The Efficiency Expert

By Edgar Rice Burroughs

Page 90

Hudson found him, and immediately
notified Mr. Compton, with the result that half an hour later Jimmy
Torrance was in a small private hospital in Park Avenue.

That night Bince got Murray over the phone. He told him of Jimmy's
sickness.

"He's balled up the whole plan," he complained. "We've either got to
wait until he croaks or is out again before we can go ahead, unless
something else arises to make it necessary to act before. I think I can
hold things off, though, at this end, all right."

For four or five days Jimmy was a pretty sick man. He was allowed to
see no one, but even if Jimmy had been in condition to give the matter
any thought he would not have expected to see any one, for who was there
to visit him in the hospital, who was there who knew of his illness, to
care whether he was sick or well, alive or dead? It was on the fifth day
that Jimmy commenced to take notice of anything. At Compton's orders he
had been placed in a private room and given a special nurse, and to-day
for the first time he learned of Mr. Compton's kindness and the fact
that the nurse was instructed to call Jimmy's employer twice a day and
report the patient's condition.

"Mighty nice of him," thought Jimmy, and then to the nurse: "And the
flowers, too? Does he send those?"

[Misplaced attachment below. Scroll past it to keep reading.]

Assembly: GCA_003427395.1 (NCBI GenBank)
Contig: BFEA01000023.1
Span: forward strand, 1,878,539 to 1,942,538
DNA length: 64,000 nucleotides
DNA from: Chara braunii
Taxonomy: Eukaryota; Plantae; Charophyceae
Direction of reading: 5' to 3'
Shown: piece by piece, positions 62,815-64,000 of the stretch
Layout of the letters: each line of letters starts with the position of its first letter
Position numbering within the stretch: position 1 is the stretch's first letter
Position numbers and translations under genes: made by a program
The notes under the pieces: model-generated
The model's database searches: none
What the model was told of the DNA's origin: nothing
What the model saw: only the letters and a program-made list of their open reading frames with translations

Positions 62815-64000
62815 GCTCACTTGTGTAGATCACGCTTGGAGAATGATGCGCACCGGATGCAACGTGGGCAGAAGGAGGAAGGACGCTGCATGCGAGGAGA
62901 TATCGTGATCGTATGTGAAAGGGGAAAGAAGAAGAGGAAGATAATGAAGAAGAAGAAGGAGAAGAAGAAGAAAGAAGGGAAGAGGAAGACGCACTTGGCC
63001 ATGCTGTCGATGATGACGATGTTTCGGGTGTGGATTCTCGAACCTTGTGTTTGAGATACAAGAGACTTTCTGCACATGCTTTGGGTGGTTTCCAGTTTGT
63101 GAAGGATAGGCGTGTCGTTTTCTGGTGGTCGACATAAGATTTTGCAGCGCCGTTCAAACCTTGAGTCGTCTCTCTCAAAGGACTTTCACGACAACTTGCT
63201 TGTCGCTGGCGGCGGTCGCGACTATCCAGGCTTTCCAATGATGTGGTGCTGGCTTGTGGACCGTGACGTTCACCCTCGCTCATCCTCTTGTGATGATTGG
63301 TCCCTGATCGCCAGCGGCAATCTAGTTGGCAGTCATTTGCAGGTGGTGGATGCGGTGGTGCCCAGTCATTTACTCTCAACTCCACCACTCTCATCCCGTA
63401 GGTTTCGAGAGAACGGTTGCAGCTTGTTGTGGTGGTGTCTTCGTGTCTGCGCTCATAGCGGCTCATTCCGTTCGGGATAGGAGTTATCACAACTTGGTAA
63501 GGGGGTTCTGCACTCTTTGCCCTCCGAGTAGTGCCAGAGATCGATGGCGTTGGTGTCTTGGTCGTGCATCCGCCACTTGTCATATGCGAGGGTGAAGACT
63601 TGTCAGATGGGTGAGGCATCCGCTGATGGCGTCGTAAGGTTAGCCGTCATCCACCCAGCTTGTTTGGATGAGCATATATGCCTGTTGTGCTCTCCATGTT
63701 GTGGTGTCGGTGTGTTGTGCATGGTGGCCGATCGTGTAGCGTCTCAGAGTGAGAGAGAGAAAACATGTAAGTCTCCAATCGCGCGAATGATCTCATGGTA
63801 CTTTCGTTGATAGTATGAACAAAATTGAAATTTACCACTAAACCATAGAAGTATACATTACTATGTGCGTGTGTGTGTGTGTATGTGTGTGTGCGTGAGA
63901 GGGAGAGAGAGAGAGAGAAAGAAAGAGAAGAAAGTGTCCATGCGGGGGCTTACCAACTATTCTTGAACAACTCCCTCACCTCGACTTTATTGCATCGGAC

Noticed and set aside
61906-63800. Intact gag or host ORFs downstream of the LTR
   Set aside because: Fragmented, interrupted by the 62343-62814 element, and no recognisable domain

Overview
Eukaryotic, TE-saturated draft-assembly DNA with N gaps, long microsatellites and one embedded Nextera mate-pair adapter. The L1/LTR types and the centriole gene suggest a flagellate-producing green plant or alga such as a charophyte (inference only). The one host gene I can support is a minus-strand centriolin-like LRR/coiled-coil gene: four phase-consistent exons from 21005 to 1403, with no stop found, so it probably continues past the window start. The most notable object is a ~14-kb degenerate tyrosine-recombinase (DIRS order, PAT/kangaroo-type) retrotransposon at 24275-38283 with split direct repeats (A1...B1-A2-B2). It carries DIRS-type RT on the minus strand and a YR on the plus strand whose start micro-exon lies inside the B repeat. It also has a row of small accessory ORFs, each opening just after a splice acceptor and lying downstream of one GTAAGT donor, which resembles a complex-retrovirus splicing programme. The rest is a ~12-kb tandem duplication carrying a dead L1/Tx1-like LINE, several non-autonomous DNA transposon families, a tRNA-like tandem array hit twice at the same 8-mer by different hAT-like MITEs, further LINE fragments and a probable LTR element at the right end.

The young woman shook her head negatively.

"No," she said; "a young lady comes every evening about six and leaves
the flowers. She always asks about your condition and when she may see
you."

Jimmy was silent for some time. "She comes every evening?" he asked.

"Yes," replied the nurse.

"May I see her this evening?" asked Jimmy.

"We'll ask the doctor," she replied; and the doctor must have given
consent, for at six o'clock that evening the nurse brought Edith Hudson
to his bedside.

The girl came every evening thereafter and sat with Jimmy as long as the
nurse would permit her to remain. Jimmy discovered during those periods
a new side to her character, a mothering tenderness that filled him with
a feeling of content and happiness the moment that she entered the room,
and which doubtless aided materially in his rapid convalescence, for
until she had been permitted to see him Jimmy had suffered as much from
mental depression as from any other of the symptoms of his disease.

He had felt utterly alone and uncared for, and in this mental state he
had brooded over his failures to such an

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